Dark Fantasy as a genre has many putative founders and is best defined by Brian Stableford who wrote, “it is a sub-genre of fantasy and incorporates elements of horror in fiction with the standard formulae of fantasy form”

A sarcophagus being transported in the Titanic’s cavernous cargo hold has shed its stone lid and given bloodthirsty liberty to something beyond Eleanor’s sixteen-year-old mortal mind. Elle, rescued by RMS Carpathia, becomes obsessed by the need to understand the frenzied butchery she has witnessed, and find her shadowy, mesmeric saviour.

Our plot takes us to the verdant river deltas of the Belgian Congo in 1912, then to the carnage of trench warfare at Cape Helles, Gallipoli in 1915. As the story unfolds in a broadly linear manner, orbiting Elle’s 1939 present, Williams takes us on a colourful odyssey, skilfully incorporating episodes all told in the present tense, but set between 1915 and 1939. We find ourselves off the coast of Honduras in search of Captain Morgan’s lost Spanish gold, Depression blighted Michigan in 1929 and Folkestone, Kent on the eve of world war two.

Elle has gained a PhD in Ethnology and rebelliously established her credentials as a world leading expert in Teutonic Paganism. Coming to the attention of Dr Marcel Mauss, true-life author of The Gift, a groundbreaking essay in L'Année Sociologique, Elle starts to connect her own research with the events she traumatically witnessed deep within the Titanic’s tragically ruptured hull.

What follows is an almost psychedelic interplay of Mayan myth, Germanic folk lore and ancient demonic legend, all held together by Balthasar Toule - the enigmatic Englishman who saved her in 1912. Fate has placed our intrepid heiress at the centre of a supernatural battle between the unimaginably vile, anthropophagus “Cremin” led by their demonic queen, Siobahn and those who seek to defy her.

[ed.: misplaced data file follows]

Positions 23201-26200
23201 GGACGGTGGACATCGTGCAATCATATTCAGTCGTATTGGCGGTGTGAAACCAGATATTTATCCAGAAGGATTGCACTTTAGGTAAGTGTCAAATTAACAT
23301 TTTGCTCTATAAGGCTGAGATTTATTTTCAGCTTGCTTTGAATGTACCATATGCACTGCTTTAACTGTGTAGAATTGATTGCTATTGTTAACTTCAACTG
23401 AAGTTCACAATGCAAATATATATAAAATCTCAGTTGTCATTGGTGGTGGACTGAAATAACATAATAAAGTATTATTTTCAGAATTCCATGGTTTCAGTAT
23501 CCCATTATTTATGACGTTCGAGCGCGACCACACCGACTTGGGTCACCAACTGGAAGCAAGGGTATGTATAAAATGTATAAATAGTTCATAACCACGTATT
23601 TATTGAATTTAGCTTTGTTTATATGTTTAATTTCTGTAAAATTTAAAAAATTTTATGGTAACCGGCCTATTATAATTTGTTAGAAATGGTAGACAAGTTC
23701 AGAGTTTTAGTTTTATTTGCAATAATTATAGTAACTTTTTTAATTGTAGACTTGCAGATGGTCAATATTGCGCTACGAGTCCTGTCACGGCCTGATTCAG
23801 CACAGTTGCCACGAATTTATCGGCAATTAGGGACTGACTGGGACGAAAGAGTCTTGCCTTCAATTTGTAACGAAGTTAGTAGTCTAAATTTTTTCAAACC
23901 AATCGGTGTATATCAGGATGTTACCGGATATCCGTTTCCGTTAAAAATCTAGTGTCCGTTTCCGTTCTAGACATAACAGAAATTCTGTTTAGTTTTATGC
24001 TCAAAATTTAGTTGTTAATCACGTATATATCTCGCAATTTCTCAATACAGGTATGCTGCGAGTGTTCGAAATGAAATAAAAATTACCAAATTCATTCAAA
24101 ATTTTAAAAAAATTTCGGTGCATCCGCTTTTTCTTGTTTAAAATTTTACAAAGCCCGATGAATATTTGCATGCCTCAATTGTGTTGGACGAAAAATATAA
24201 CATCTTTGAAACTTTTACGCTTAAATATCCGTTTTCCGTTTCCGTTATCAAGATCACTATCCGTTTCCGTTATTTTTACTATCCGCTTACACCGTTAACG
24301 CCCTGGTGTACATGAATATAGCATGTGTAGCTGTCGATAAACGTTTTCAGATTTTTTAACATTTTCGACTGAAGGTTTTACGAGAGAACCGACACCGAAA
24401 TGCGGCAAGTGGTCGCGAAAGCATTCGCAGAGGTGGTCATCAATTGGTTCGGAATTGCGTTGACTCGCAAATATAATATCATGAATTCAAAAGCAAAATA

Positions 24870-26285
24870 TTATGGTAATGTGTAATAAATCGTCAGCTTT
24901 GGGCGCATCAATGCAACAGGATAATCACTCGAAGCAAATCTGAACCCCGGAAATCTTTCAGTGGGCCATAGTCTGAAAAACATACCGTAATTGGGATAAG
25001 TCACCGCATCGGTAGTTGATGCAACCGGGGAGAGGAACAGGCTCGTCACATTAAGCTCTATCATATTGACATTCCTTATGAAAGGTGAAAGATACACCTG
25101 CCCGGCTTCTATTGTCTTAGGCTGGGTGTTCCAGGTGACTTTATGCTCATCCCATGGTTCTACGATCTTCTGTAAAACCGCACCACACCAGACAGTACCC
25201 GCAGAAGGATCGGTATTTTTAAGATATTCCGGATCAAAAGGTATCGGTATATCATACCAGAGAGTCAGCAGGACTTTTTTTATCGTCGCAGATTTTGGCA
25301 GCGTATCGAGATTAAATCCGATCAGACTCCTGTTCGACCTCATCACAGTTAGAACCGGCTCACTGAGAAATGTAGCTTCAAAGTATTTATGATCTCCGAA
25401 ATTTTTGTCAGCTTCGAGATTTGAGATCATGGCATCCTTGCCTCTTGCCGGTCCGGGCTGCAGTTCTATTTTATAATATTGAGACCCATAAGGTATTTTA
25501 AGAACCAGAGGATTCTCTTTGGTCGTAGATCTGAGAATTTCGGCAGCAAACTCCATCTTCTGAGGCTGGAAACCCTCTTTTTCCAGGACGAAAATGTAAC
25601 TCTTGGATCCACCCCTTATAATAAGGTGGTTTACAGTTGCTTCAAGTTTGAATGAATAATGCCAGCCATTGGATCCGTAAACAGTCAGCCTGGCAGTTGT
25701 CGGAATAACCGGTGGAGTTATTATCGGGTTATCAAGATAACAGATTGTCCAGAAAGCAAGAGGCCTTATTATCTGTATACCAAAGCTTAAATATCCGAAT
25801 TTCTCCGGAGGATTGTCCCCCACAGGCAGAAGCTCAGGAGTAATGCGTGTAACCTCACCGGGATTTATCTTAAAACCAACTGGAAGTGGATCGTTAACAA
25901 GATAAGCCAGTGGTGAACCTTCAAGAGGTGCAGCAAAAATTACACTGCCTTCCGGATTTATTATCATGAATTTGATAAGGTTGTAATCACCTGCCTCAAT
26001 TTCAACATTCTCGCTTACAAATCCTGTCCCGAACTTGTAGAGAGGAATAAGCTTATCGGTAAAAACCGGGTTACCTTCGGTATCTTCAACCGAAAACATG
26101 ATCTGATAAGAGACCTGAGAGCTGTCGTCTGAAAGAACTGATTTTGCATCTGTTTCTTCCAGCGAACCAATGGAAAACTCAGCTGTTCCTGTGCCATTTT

Mauss’ sociological theory underpins the entire romp. A “Gift” confers a reciprocal bond upon the receiver and some gifts come at an infernal price, so much so as to become a purgatorial curse. Elle tenaciously stitches together multihued fragments drawn from history’s darkest moments to shed light on her own sense of self, and her role in what soon transpires to be a centuries old conflict.

What may sound ludicrous by way of a narrative train becomes disturbingly believable in Williams’ skilled hands. He draws upon Magic Realism, at times echoing the spirit of Gabriel Garcia Marquez’s One Hundred Years of Solitude, if not achieving its intellectual and literary brilliance. It’s perhaps fairer to link Williams’ work with Alejo Carpentier’s The Kingdoms of This world (1949) and turn to works within the Dark Fantasy genre in order to both appreciate and understand his captivatingly innovative book.

Dark Fantasy as a genre has many putative founders and is best defined by Brian Stableford who wrote, “it is a sub-genre of fantasy and incorporates elements of horror in fiction with the standard formulae of fantasy form”. Saturated with deliciously decanted Gothic tropes such as monsters and ghouls, crypts and the mysteries of the occult, this genre has been readily embraced by Williams, but given a magical twist. He’s spliced together the rigours of Historical Fiction with the unfettered otherworldliness of horrific fantasy!